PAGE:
In a move reminiscent of the blockbuster buyouts of the late 1980s, seven private investment firms said yesterday they would pay almost...

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PHILADELPHIA — In a move reminiscent of the blockbuster buyouts of the late 1980s, seven private investment firms said yesterday they would pay almost $11 billion in cash to acquire SunGard Data Systems, the financial-software powerhouse known for trading services and creating backup data systems in the event of a disaster.

The deal would be the second-largest leveraged buyout (LBO) of a public company by a private investor, in dollar terms unadjusted for inflation. The record is Kohlberg Kravis Roberts & Co.’s $25.1 billion purchase of RJR Nabisco in 1989, according to Thomson Financial.

Under the terms of the agreement, SunGard stockholders would receive $36 in cash for each share of Wayne, Pa.-based SunGard common stock they hold — a 14 percent premium to the closing price of 31.55 Thursday, before the Good Friday holiday. Some $500 million in bonds will remain outstanding.

Thomson Financial valued the deal at $10.96 billion, including outstanding shares and stock options but excluding debt and cash on the balance sheet. In a conference call with analysts, SunGard came up with a different figure, valuing the total deal at $11.3 billion, including common shares outstanding, stock options, debt and excluding balance-sheet cash.

SunGard shares rose $2.81, or 8.9 percent, to close yesterday at $34.36 on the New York Stock Exchange — a new 52-week high.

SunGard’s new owners, led by technology-focused investment firm Silver Lake Partners, would include Bain Capital, The Blackstone Group, Goldman Sachs Capital Partners, Kohlberg Kravis Roberts, Providence Equity Partners and Texas Pacific Group.

The consortium declined to publicly discuss the financing of the purchase, but a person familiar with the deal said the group intends to use $3.5 billion of its own money and borrow the rest.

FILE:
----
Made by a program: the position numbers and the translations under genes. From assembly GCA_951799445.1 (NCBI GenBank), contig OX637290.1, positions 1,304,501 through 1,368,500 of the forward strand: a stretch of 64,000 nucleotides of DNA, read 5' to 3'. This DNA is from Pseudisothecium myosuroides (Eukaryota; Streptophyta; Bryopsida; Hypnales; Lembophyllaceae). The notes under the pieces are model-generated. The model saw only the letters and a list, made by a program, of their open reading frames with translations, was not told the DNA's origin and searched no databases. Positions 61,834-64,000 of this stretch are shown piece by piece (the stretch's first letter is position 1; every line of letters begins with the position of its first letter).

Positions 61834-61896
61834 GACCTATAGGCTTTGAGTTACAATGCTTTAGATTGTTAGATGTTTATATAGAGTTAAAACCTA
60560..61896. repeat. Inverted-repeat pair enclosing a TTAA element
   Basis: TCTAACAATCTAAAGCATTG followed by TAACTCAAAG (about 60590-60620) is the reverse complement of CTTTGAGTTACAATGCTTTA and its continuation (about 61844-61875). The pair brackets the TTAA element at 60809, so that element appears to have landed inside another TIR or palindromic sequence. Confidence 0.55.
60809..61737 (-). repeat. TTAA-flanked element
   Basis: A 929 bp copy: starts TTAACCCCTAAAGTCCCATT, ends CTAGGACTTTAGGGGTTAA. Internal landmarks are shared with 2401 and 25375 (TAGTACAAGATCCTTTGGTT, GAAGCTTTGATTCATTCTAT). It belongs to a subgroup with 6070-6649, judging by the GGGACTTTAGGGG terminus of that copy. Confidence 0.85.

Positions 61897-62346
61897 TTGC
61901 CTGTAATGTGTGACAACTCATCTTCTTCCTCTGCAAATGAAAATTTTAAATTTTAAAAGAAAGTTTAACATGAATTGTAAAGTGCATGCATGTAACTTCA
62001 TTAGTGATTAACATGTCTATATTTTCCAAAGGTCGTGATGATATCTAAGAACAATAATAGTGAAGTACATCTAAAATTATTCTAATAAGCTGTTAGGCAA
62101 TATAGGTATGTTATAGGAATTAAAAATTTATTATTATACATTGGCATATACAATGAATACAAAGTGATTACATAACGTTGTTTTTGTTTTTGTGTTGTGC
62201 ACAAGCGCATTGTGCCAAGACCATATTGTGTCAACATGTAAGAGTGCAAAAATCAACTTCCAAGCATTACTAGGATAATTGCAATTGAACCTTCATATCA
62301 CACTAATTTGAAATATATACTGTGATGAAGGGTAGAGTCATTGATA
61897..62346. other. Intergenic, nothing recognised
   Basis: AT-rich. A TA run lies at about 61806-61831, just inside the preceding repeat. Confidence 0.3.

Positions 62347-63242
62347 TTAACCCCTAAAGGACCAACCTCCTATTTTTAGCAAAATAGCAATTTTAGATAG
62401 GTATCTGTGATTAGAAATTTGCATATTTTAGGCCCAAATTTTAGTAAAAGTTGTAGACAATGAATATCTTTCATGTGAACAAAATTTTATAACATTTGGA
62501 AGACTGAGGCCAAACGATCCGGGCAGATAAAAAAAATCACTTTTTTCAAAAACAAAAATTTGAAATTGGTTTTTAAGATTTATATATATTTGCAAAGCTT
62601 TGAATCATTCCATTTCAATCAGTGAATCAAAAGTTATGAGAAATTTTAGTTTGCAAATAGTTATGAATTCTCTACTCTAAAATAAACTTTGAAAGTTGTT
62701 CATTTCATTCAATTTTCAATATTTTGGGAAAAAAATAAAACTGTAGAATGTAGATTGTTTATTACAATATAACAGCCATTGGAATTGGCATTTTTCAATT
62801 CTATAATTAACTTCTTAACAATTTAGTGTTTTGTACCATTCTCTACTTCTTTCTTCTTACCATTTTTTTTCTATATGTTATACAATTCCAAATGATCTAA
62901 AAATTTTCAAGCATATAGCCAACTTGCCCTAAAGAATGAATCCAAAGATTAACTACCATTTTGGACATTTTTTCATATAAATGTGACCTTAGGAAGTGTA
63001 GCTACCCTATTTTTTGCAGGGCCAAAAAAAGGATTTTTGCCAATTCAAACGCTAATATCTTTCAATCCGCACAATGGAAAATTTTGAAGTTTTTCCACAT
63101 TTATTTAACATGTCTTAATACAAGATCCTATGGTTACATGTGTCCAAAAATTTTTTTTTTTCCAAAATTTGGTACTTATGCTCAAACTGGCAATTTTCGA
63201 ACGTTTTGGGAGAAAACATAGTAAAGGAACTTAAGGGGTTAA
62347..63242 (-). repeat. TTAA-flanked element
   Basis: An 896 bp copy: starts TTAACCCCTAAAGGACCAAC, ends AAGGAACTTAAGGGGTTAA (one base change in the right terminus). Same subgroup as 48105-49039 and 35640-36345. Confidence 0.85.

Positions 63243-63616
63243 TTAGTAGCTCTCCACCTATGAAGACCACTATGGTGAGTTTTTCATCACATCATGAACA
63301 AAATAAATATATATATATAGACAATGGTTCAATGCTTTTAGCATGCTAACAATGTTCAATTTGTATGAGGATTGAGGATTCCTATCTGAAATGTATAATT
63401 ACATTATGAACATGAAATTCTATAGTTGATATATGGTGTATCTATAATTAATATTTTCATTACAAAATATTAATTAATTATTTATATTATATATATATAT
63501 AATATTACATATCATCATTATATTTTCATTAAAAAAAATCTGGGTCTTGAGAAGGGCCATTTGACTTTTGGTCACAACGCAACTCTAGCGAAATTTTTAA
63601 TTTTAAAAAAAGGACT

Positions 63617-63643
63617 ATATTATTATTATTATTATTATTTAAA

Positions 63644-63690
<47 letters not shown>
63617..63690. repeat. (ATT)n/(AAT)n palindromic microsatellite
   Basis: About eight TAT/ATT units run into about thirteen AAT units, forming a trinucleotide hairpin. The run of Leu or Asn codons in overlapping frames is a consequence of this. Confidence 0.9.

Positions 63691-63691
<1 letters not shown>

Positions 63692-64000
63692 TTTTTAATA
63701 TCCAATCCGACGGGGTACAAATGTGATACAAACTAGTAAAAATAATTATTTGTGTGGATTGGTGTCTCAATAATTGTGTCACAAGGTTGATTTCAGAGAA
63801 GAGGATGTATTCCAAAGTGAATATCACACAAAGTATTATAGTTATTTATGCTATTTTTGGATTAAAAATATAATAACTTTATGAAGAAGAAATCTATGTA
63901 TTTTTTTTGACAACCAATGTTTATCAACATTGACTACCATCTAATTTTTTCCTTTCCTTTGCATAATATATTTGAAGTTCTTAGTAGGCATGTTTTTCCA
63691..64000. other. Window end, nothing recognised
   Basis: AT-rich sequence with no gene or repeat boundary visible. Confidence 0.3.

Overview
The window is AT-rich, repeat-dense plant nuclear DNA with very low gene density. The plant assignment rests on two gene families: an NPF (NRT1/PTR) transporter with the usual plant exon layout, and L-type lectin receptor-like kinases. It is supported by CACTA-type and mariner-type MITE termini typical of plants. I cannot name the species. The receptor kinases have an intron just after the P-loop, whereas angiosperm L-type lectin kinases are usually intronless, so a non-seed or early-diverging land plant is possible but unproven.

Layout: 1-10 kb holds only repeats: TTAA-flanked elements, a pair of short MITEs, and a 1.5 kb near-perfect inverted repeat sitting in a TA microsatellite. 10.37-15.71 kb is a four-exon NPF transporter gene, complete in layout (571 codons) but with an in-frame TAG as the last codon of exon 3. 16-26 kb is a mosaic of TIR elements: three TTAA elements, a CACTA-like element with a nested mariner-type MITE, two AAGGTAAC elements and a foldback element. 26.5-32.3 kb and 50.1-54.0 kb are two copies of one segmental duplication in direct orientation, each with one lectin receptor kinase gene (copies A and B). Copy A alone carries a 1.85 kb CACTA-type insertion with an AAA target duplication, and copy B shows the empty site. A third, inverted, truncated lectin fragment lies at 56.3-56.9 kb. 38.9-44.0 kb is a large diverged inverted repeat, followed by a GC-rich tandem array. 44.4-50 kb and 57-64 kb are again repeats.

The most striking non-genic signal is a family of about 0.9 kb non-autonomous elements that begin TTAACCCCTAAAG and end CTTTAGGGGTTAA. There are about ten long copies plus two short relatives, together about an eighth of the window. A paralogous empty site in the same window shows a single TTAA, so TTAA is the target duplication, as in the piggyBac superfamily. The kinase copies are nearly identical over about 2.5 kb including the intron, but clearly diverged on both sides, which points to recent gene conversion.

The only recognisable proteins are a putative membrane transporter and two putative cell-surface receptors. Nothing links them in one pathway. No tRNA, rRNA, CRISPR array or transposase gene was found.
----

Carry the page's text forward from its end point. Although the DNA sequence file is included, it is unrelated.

SunGard, which earned $454 million on sales of $3.56 billion in 2004, provides data-handling products used by stock brokers and mutual funds.

It claims its software manages 70 percent of the transactions made on the Nasdaq Stock Market, but its biggest business is creating backup data systems in case main systems are damaged or disabled by a natural disaster, blackout or terrorist attack.

SunGard’s chief executive, Cristobal Conde

Its rivals include Automatic Data Processing and DST Systems.

Tim Fidler, director of research at Ariel Capital Management, which owns about 5.5 percent of SunGard’s stock, praised the deal as making “a ton of sense.”

He said SunGard had been undervalued on the public market, partly because its two businesses were very different. The software side had growth potential, while the disaster-recovery business had a large, stable cash flow.

“One of the complications with SunGard is that it had two businesses. One appealed to one constituency, and one type of investor, and another appealed to another,” Fidler said.

SunGard said Silver Lake came forward after the company announced plans last year to spin off its disaster-recovery business, which had accounted for about 40 percent of its 2003 business. Those plans have now been abandoned, though analysts said it’s possible the company’s new owners could later pursue such a deal.

SunGard’s sale is the latest in a string of high-profile buyouts, including the $6.6 billion deal earlier this month to buy Toys R Us by a group including Kohlberg Kravis Roberts, Bain and Vornado Realty Trust.

In January, Amadeus Global Travel Distribution agreed to a $5.8 billion buyout by two British private investment groups.

Buyout firms have a lot of money at their disposal, and these investors are expecting slightly less in returns than they once did, said Steven Kaplan, a finance professor of University of Chicago Graduate School of Business.

Bank credit is also easier to come by than it has been, and it is becoming increasingly common for buyout firms to pool their resources.

“They have to partner up if they want to do a deal this big,” Kaplan said, adding the cooperation also reduces the likelihood of a bidding war.

SunGard’s board has approved the merger, which is expected to be completed in the third quarter, subject to stockholder and regulatory approval.

SunGard’s senior management and its business plan will remain largely unchanged, Chief Executive officer Cristobal Conde said yesterday. He said that becoming private will help the company “do things faster.”

SunGard has more than 20,000 clients in more than 50 countries.